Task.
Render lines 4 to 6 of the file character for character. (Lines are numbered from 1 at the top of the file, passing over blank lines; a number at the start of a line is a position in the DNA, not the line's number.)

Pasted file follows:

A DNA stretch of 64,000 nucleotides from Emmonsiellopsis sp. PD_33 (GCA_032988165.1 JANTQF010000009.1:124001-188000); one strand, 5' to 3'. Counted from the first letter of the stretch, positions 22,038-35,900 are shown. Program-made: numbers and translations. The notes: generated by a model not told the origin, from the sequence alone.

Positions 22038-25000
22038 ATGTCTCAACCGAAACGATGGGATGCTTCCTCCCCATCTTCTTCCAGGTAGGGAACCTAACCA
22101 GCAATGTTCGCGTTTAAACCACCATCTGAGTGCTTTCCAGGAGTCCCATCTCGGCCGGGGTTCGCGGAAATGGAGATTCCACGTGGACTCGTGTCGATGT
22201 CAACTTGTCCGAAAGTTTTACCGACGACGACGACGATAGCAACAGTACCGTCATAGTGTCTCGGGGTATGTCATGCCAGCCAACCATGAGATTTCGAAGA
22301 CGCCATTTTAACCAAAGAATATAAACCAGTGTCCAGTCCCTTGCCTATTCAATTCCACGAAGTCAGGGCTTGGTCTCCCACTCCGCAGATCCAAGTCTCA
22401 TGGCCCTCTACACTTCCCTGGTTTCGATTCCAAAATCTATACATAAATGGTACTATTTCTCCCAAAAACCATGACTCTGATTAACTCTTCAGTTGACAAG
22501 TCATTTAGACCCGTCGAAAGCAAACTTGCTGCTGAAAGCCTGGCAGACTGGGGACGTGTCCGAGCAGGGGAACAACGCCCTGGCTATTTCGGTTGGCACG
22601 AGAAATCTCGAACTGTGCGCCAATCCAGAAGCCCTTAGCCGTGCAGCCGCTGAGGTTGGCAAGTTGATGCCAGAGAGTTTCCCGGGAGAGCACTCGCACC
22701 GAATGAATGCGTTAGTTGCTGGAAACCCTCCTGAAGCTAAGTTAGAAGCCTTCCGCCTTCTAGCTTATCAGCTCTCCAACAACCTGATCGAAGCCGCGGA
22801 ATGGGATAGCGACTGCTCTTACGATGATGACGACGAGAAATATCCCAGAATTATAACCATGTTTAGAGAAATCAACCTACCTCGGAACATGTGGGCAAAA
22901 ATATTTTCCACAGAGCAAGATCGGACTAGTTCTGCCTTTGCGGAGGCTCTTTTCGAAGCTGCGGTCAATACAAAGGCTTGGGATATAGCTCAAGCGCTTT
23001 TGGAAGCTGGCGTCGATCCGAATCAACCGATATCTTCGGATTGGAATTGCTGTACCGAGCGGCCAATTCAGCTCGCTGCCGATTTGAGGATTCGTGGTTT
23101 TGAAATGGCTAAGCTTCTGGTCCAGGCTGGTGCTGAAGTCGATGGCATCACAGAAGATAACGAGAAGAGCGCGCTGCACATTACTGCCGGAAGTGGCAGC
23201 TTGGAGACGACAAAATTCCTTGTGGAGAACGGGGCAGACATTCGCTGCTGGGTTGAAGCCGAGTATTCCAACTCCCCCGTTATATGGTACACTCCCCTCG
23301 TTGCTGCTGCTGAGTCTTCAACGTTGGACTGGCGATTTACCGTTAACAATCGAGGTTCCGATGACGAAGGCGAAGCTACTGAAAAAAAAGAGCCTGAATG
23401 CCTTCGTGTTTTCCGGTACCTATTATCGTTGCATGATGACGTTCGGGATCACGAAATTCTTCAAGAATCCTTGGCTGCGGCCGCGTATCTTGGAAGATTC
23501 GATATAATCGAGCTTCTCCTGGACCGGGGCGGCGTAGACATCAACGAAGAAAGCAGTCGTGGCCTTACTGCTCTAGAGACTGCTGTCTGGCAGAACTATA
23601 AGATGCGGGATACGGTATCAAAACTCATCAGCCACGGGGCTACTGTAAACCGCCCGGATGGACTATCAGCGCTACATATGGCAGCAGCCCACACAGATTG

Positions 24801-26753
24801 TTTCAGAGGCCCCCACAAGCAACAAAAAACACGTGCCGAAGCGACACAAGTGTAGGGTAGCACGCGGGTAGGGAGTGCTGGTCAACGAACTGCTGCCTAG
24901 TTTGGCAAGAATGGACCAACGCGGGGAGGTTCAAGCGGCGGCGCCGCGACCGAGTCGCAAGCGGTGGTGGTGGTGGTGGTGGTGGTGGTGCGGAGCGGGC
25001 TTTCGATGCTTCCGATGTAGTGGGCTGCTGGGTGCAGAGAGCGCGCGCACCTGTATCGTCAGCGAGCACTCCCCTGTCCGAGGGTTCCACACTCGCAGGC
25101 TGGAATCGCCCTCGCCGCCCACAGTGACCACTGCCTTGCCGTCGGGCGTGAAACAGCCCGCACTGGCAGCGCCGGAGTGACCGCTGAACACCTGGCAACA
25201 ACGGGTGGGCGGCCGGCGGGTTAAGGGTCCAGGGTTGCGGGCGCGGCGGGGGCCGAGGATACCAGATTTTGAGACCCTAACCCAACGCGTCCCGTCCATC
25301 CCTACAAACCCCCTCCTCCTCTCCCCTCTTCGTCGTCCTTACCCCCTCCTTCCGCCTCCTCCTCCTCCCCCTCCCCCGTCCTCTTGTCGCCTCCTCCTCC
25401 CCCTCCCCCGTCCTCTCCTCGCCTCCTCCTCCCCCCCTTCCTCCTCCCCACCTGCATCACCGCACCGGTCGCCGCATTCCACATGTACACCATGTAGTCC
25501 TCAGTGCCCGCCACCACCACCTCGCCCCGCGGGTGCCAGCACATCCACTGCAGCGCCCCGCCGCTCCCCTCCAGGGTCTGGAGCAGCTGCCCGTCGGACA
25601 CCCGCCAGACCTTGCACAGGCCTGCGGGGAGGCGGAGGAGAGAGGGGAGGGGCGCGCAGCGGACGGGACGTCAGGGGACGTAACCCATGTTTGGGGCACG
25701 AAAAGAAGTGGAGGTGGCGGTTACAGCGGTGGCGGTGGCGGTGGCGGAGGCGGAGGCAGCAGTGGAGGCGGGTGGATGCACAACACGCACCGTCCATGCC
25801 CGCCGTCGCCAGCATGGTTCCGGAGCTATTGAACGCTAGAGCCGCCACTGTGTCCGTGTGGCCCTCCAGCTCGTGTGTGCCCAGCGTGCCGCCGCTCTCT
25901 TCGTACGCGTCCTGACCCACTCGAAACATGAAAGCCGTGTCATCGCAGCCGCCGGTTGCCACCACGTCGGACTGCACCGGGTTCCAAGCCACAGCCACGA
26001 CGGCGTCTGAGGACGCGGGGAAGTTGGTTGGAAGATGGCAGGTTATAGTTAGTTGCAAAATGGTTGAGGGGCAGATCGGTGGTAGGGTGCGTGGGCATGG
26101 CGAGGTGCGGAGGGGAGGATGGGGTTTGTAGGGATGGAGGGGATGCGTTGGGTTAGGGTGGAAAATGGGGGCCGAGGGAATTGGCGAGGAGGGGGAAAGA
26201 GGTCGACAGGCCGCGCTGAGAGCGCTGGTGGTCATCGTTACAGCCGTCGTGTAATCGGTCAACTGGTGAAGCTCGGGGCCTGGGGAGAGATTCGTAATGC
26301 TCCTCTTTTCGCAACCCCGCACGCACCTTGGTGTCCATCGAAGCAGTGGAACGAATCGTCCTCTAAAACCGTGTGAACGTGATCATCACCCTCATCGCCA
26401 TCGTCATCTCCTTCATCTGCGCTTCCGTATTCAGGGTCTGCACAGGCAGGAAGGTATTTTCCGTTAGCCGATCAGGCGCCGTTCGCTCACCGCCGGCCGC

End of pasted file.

22101 GCAATGTTCGCGTTTAAACCACCATCTGAGTGCTTTCCAGGAGTCCCATCTCGGCCGGGGTTCGCGGAAATGGAGATTCCACGTGGACTCGTGTCGATGT
22201 CAACTTGTCCGAAAGTTTTACCGACGACGACGACGATAGCAACAGTACCGTCATAGTGTCTCGGGGTATGTCATGCCAGCCAACCATGAGATTTCGAAGA
22301 CGCCATTTTAACCAAAGAATATAAACCAGTGTCCAGTCCCTTGCCTATTCAATTCCACGAAGTCAGGGCTTGGTCTCCCACTCCGCAGATCCAAGTCTCA